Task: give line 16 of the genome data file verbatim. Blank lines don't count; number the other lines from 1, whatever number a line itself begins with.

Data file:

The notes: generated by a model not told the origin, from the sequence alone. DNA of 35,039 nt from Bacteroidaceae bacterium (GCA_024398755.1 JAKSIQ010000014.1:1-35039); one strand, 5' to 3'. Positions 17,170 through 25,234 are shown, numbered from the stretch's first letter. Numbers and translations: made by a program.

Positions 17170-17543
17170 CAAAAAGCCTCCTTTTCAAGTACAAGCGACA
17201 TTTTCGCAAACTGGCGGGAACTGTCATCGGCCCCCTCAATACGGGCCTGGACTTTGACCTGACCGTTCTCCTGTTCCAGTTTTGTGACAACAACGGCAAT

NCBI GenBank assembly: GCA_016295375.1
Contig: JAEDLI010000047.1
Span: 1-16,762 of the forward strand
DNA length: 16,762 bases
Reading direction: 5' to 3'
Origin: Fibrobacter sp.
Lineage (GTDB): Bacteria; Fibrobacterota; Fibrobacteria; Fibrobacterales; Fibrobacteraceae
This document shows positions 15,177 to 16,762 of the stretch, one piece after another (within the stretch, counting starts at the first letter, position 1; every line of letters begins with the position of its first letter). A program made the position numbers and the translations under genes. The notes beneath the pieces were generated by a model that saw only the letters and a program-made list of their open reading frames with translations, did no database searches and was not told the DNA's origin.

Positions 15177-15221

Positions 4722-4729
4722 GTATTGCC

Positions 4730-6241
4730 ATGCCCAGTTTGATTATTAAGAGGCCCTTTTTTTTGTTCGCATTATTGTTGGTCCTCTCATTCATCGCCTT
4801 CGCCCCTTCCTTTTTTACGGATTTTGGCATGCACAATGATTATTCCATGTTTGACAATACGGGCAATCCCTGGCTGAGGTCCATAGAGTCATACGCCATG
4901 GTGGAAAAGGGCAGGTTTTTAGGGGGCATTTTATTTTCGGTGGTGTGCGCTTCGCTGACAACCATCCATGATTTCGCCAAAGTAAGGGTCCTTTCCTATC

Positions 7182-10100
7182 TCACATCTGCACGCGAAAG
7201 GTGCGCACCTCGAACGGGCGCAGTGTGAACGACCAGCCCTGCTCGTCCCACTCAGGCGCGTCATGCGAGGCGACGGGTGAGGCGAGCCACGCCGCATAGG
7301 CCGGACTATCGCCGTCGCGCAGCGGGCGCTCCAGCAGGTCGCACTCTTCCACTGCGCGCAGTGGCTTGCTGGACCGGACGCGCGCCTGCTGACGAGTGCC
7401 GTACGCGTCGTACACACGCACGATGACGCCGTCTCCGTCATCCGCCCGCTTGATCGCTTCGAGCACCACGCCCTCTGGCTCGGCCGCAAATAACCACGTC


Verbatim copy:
Positions 4730-6241